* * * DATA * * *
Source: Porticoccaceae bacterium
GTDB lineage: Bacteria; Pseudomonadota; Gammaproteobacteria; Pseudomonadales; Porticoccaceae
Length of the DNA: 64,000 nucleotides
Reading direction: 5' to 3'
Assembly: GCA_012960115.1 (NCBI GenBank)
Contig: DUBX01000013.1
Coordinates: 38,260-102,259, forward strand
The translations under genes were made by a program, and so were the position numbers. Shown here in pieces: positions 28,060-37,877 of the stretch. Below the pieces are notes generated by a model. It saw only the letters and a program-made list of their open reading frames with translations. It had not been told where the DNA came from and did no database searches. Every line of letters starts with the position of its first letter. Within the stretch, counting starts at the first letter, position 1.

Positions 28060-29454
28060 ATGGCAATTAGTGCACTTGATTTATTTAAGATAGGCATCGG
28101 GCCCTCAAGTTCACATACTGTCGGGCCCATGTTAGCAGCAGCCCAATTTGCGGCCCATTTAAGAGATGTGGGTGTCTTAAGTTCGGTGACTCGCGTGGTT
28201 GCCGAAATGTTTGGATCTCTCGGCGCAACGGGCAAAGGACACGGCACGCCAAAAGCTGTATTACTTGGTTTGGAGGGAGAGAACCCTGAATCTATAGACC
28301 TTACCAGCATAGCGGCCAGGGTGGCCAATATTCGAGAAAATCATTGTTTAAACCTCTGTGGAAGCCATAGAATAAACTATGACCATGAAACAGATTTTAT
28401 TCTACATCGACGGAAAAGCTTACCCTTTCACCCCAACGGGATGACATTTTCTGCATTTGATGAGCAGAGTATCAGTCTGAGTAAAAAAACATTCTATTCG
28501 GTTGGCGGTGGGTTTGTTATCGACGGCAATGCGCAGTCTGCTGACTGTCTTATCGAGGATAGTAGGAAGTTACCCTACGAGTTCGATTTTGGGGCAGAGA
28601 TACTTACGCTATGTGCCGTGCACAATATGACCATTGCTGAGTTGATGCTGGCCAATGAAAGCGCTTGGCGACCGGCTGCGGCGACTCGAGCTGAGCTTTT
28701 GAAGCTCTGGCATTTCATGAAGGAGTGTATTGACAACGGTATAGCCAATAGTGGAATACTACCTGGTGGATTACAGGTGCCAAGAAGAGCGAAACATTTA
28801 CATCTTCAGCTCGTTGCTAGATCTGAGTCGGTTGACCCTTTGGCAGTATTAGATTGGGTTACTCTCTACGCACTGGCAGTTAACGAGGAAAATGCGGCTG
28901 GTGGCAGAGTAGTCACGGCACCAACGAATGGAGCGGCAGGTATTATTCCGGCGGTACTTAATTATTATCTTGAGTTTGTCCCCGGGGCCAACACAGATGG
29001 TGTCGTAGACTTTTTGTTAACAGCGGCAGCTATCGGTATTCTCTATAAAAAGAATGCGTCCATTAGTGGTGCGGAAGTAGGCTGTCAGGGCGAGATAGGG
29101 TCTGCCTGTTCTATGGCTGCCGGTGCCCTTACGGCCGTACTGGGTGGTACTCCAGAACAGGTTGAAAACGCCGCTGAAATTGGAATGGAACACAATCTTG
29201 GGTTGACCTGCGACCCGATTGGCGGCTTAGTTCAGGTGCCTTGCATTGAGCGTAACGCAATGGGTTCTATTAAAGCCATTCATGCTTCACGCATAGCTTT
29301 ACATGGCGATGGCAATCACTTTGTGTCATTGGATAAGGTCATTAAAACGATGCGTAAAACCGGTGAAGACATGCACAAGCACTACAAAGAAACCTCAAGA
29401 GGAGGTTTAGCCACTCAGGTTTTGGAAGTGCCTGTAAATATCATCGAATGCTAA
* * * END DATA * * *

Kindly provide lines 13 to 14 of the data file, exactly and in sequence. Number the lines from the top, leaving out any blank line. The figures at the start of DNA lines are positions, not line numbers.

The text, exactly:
28301 TTACCAGCATAGCGGCCAGGGTGGCCAATATTCGAGAAAATCATTGTTTAAACCTCTGTGGAAGCCATAGAATAAACTATGACCATGAAACAGATTTTAT
28401 TCTACATCGACGGAAAAGCTTACCCTTTCACCCCAACGGGATGACATTTTCTGCATTTGATGAGCAGAGTATCAGTCTGAGTAAAAAAACATTCTATTCG